The highest of Georgia's Appalachian Mountains are near the North Carolina border, including Brasstown Bald, the highest point in the state. The northwest contains part of the eastern Tennessee seismic zone, small earthquakes have been felt as far away as Atlanta; the foothills flatten out toward the south. Much of metro Atlanta is hilly as well on the north and west. Major rivers include the upper Chattahoochee River, upper Savannah River, Etowah River, far upper Flint River, upper Coosa River, upper Oconee River. Smaller tributary rivers are the Little River, Chestatee River, Chattooga River, Tallulah River, Tugalo River, Oostanaula River, Coosawattee River, Cartecay River, Ellijay River, Conasauga River, Toccoa River, Sweetwater Creek, upper Tallapoosa River, upper Yellow River, Nottely River, small headwaters of the far upper Hiawassee River and Little Tennessee River. Were it not for a 19th-century surveying error that failed to place the state's northern border at 35°N, it would touch the Tennessee River.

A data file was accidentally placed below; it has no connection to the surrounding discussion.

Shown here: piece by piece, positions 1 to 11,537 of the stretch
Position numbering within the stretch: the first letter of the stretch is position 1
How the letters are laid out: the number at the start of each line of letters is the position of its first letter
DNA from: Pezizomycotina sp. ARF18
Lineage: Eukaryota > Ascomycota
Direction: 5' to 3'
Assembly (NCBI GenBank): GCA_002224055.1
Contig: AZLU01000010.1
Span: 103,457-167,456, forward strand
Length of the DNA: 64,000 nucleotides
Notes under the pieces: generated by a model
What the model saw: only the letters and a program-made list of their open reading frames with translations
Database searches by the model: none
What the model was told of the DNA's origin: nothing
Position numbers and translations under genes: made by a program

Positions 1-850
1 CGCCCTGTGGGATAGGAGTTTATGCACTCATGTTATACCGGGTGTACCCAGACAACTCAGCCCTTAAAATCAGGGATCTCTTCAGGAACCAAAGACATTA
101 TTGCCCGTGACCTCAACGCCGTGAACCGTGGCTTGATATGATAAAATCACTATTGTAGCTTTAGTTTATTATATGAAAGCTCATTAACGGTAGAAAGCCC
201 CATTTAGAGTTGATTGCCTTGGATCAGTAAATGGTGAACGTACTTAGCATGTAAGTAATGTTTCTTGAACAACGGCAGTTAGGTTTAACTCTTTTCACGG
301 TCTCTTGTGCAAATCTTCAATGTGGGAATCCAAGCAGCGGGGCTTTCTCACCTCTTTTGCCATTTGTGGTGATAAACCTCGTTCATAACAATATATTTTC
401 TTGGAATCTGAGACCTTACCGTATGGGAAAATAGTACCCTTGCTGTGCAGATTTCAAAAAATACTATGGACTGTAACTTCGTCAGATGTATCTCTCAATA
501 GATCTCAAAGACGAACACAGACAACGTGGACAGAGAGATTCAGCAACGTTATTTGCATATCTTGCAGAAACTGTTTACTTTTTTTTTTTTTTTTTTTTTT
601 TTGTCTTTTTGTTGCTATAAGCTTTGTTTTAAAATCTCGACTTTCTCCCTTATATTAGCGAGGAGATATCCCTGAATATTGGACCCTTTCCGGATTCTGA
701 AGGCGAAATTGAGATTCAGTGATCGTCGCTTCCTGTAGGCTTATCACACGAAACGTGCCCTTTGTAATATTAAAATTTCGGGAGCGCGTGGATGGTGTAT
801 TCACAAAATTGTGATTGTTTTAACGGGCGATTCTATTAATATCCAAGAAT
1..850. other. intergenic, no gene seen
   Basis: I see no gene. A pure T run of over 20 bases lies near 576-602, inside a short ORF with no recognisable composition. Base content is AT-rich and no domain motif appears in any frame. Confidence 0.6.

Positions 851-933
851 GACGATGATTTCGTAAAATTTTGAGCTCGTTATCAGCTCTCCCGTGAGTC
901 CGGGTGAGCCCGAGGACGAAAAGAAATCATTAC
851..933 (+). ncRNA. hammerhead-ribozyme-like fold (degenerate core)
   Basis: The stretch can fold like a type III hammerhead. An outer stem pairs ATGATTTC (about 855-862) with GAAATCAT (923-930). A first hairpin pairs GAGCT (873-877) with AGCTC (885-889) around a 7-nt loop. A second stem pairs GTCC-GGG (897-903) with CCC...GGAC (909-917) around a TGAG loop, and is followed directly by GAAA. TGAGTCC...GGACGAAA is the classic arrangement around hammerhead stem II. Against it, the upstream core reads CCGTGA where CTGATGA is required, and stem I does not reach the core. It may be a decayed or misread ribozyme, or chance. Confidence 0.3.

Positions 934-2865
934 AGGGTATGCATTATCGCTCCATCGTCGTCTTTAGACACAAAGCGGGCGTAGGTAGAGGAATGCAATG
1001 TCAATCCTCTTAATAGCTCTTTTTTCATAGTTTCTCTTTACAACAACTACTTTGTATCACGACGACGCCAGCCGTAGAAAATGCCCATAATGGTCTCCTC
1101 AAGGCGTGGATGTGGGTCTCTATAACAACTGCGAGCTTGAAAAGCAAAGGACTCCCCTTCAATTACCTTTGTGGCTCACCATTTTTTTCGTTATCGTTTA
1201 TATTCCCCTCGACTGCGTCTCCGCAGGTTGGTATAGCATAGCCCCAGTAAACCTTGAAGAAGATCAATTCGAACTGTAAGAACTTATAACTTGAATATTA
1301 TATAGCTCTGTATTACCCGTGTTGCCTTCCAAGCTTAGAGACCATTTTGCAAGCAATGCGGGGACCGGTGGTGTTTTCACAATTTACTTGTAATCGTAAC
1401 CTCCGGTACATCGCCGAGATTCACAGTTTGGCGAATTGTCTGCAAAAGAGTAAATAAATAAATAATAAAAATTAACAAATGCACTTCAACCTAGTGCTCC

Chattahoochee-Oconee National Forest Waterfalls of North Georgia Tallulah Gorge Clayton, Georgia Rabun Bald Chattooga River Helen, Georgia - an old time tourist attraction town modeled on a small hamlet in Bavaria, Germany Unicoi State Park New Echota - former capital of the Cherokee Nation Dahlonega, Georgia - site of the University of North Georgia and the first American gold rush in the late 1820s Ringgold, Georgia Rome, Georgia Canton, Georgia Jasper, Georgia - home of the Marble Festival Ellijay, Georgia Blue Ridge, Georgia Blairsville, Georgia - home of the Sorghum Festival Dalton, Georgia - an important carpet-producing city Athens, Georgia - home of The University of Georgia, the oldest state-chartered university in the United States Chickamauga, Georgia LaFayette, Georgia Joseph E. Brown. Ty Cobb. Zell Miller. Ernest Vandiver. All throughout North Georgia, average temperatures can change drastically at an elevation of 700 or more feet above sea level. An average 700+ Ft above sea level summer temp is about 80F during the day, while about 67F at night.